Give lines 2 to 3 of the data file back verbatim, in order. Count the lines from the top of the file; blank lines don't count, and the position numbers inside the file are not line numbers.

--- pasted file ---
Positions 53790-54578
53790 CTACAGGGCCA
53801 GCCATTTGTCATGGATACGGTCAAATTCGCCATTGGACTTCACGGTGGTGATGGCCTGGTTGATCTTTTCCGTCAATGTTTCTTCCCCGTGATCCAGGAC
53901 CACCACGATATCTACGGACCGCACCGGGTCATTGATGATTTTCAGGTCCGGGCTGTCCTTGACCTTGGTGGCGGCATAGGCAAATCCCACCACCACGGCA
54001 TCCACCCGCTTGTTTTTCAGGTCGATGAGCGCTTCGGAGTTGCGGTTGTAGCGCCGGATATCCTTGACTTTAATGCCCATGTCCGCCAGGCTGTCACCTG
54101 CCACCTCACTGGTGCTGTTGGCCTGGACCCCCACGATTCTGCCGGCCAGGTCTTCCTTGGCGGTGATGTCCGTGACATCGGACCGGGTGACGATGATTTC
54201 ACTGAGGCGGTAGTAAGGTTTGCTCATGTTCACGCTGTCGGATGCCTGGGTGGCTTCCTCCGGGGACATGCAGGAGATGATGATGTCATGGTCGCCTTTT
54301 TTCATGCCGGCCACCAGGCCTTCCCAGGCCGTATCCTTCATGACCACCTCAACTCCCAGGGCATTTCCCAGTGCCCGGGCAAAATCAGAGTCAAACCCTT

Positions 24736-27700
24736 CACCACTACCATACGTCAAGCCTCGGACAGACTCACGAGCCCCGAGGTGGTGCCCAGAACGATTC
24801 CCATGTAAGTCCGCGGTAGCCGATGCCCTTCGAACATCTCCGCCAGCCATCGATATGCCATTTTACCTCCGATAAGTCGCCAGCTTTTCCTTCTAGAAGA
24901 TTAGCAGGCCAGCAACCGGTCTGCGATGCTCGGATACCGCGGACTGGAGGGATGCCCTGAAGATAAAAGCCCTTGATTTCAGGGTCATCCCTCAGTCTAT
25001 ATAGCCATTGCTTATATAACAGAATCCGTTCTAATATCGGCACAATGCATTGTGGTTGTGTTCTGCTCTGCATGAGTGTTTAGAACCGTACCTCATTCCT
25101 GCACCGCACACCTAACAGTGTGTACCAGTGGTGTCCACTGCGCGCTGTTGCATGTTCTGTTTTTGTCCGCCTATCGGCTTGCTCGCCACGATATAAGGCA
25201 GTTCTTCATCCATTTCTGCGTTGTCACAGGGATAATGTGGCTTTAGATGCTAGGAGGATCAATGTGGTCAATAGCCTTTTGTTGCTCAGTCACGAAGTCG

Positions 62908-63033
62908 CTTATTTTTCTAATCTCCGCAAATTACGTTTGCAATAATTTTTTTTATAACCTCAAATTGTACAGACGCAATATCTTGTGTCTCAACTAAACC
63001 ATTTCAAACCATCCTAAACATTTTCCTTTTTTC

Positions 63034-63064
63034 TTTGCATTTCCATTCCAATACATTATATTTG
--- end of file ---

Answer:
53790 CTACAGGGCCA
53801 GCCATTTGTCATGGATACGGTCAAATTCGCCATTGGACTTCACGGTGGTGATGGCCTGGTTGATCTTTTCCGTCAATGTTTCTTCCCCGTGATCCAGGAC